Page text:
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Jodi C.
Jodi C.
Survivor

Tracey E.
Tracey E.
Survivor

Babe & Jean
Babe & Jean
Caregiver & Family

Emily D.
Emily D.
Survivor

Valerie G-S
Valerie G-S
Survivor

Kathryn R.

Kathryn
Kathryn

Survivor

Yes, You Can Get Better

On a Thursday in early December 2010, I left work early to see a doctor about a serious headache that had plagued me for more than two weeks. I was diagnosed with migraines and sent home with a prescription. The next morning, after being discovered by some friends when I failed to show up for work, I was admitted to the hospital with a Cerebral Venous Sinus Thrombosis. The clot was very large and caused two strokes, right in the middle of what my neurologist likes to call "Grand Central Station."

Thanks to prompt attention from a team of specialists, just two days after I was hospitalized I was released from ICU. The next day I was sent home. I returned to work a month later.

Five months after my stroke, a shortened attention span and difficulty focusing on tasks are the only physical reminders of what I experienced. The clot has dissolved, my headaches are gone, and I'm back to exercising five days a week.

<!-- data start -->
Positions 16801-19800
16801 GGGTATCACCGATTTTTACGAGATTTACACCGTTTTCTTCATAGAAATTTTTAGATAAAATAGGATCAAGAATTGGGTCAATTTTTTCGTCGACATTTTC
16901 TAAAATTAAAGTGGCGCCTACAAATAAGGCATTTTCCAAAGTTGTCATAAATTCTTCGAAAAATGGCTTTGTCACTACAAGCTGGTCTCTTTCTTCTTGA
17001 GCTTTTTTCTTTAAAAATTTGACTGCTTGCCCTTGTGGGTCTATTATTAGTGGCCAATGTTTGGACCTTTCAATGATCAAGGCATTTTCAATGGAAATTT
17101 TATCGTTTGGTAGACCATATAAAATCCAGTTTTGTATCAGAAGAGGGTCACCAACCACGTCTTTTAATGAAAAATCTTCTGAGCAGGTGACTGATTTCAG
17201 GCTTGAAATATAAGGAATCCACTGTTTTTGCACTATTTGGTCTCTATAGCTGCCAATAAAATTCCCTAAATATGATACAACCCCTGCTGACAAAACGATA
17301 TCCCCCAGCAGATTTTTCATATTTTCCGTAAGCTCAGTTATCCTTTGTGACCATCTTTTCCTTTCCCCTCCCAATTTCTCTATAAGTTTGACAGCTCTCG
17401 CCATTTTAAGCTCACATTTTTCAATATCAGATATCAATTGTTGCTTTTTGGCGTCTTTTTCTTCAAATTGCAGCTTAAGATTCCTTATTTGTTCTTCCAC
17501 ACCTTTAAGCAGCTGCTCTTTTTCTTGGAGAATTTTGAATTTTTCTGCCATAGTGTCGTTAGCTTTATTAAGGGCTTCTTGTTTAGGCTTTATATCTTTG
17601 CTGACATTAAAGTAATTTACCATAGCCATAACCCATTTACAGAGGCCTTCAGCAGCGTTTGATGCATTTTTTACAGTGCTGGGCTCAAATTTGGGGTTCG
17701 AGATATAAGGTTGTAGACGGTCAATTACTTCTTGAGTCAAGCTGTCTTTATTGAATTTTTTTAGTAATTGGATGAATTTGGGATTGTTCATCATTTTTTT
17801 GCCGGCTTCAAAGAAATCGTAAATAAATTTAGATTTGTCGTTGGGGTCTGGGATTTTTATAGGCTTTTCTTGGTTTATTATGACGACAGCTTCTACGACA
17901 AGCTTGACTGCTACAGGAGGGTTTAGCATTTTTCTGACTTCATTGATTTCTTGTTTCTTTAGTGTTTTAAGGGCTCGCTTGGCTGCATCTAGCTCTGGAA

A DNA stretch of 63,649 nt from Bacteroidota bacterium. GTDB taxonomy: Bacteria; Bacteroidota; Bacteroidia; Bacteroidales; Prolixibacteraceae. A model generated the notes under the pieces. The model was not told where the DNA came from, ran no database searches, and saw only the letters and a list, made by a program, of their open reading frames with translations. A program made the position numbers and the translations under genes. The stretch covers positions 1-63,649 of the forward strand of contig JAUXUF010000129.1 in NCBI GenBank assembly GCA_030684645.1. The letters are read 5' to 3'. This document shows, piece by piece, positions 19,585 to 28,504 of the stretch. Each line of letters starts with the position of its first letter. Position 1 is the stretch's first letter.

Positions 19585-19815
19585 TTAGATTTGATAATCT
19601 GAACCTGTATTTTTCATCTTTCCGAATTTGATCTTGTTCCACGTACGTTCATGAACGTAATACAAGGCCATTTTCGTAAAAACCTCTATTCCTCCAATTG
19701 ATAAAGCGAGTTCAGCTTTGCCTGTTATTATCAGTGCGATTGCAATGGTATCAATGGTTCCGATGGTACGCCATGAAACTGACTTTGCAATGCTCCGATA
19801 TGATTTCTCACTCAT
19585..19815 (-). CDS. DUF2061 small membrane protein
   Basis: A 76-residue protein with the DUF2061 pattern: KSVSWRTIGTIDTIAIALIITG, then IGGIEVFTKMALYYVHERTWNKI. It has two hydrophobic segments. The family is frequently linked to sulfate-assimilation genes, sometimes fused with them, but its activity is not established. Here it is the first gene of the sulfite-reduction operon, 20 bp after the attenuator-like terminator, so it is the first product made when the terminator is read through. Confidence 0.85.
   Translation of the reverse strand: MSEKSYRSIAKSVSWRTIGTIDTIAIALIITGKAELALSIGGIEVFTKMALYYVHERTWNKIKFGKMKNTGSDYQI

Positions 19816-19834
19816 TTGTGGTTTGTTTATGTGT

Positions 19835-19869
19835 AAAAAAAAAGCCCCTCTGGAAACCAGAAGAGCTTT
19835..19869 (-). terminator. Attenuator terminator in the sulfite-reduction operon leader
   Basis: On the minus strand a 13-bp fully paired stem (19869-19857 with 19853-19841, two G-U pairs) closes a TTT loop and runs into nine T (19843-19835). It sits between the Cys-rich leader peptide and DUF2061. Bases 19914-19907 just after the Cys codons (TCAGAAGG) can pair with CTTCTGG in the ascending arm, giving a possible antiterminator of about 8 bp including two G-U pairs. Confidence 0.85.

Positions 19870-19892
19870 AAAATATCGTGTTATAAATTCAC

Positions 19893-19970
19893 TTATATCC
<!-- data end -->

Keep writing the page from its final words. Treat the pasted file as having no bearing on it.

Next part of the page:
I am incredibly fortunate. But after comparing my experience with those of other stroke survivors who haven't had such a dramatic recovery, I started to feel that perhaps my story wasn't important. Then I realized that I do indeed have something to share yes, stroke can happen to anyone. And yes, you can get better.

 

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Display of the Faces of Stroke stories does not imply National Stroke Association's endorsement of any product, treatment, service or entity. National Stroke Association strongly recommends that people ask a healthcare professional about diagnosis and treatment questions before using any product, treatment or service. The views expressed through the stories reflect those of the authors and do not reflect the opinion of National Stroke Association.

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Faces of Stroke

National Stroke Association

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